I cruise by the yard of this old house now and again. I roll down my window and try to see through those windows.
I used to live there. It was my house after all. And the county tax office says that it still is mine, because I remember to keep paying for the lot, though they are telling me I should be doing maintenance on my property. I think about going back inside and seeing if the lights will still turn on. I wonder what I’ll find, and the thought makes me wince.
This time, I make myself keep driving. I don’t stop.
I don’t go cruising through that part of the neighborhood for a long time.
But one night, I dare myself to go back. It started as a flash of a whim, but after a half of a bottle of beer, I get to thinking that I need to see the state of the place. I need to know how that house is doing.
I drive my little grey car back to the shaggy, unkempt yard in the middle of the night when I think no one will see me.
I cut the engine and sit in my car for a long time, just watching the outside of the house. There is no movement that I can see, though that’s not saying much with how dirty the windows are. My hand rests on the car door handle for long moment, and then I make myself open the door.
My boots crunch on the gravel driveway, and my chest gets tighter as I walk around the house to the backdoor. I finger the key ring in my jacket pocket as I come up to the back step that leads into the house. The doorknob is kind of tarnished, with brass colored paint flaking off. Pulling the key out, I slide it into the lock and then turn the knob.
It’s a little sticky, but the door opens and lets me look into the house. I can smell dust, stale air, and something indefinable. A slight smell of mildew maybe.
The house is completely dark, and I can’t see anything. I step uneasily through the door, testing the floorboards with my boot before I take a step each time. Fear is coiled in my gut, and it’s threatening to claw its way out of my throat. I swallow, carefully making each timid baby step inside.
Sweat slicks my hands, and I compulsively wipe my hands on the front of my jeans. Logically, I know there shouldn’t be anything in this house. Nothing can hurt me here. I think.
I make my way slowly over to the light switch that I know is in the kitchen. With each step, I get a little closer, and my fear starts talking to me.
‘What if this place is falling apart entirely? What if there are rats in here and they swarm you? What if there’s a person who’s been living in here who is angry and surprised? What if your neighbor sees you and screams at you for being so neglectful?’
My resolve falters. My hand flinches away from the light switch, and fear becomes a yawning dread. The courage from the half bottle of beer I had earlier feels like it sank through the floor and into the foundations of the house. I squeeze my eyes shut and brace myself against the kitchen wall, breathing hard and fighting down the urge to vomit or sink onto the ground and cry.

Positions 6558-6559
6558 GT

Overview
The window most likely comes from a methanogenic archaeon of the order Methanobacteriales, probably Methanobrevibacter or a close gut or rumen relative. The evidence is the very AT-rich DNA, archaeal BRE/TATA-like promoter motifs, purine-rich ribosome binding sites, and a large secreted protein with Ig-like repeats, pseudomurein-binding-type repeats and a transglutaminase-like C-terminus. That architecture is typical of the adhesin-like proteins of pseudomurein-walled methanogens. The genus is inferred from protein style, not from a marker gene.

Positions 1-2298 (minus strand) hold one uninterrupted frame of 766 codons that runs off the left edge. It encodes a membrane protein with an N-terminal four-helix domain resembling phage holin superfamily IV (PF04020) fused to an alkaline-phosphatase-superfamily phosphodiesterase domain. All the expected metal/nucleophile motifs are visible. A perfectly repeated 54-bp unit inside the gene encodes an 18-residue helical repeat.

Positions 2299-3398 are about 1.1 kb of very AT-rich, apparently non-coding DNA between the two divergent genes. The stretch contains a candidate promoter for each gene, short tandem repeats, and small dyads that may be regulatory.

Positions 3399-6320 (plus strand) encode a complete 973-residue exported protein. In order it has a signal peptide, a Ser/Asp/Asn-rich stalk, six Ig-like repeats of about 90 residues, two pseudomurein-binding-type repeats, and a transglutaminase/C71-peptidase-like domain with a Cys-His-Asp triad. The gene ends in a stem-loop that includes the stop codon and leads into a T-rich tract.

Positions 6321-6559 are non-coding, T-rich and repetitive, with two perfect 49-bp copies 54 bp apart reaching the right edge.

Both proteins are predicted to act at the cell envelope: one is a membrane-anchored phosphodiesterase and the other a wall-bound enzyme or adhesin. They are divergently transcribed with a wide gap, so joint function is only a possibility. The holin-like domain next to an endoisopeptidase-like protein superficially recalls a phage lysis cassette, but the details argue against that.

I’m so scared of what I might see. I’m so scared of having left this place abandoned for so many years. If I don’t acknowledge it, I can pretend it didn’t happen and then I can forget about this stupid fucking house. I can forget about it and it can be swallowed up by the earth and neither I nor anyone else will have to remember it.
…But I want to remember it. A tiny little part of me in the back of my skull won’t let me leave this place without turning on the light in the kitchen. So instead of running out of the house and throwing myself in my car to drive away, I hold myself rigid, braced against the kitchen wall. My back is hunched and my head is lowered as I try to gather myself.
I stay still for a long time, just breathing, holding still and trying to bring my heart rate down.
Eventually, the dread rolls back. Just a little. Just enough.
I pull myself up right, and my hand goes back to the light switch. I hesitate again, feeling the same anxiety rise in my chest, threatening to cut off my air. So I take a long, slow breath in.
And then I flip the light switch.
To my surprise, the light flips on with ease. The electric light buzzes overhead, illuminating the kitchen its yellowy-orange glow. I flinch from what I see at first. The counters are covered in dust and dirt. The wall paper has warped, and is peeling in some places. The clean dishes that had been piled next to the sink are also dusty. A cockroach skitters under the dishwasher for safety.
My cheeks burn as I take in the sight, and I feel ashamed now. This place…was truly abandoned.
And yet, as I continue looking, I notice a few things. The floor boards remain intact. The walls are sturdy underneath the peeling wallpaper. And when I turn the cold tap on the sink, water sputters out of the sink spout.
I had been paying for the utilities for this place all this time, but I never expected them to actually work. I am surprised at that.
I stand in the lit kitchen for the first time in years. It is gross, it needs a hell of a lot of cleaning. But there was a time when this place was mine. Memories come flooding back as I run my finger over the dusty plates. The air has taken on a different quality.
No longer do I think of this place as ‘the house’. I think of it as my house.
And I have some work to do to fix it up. But it’s better than I thought.
Maybe I could even live here again.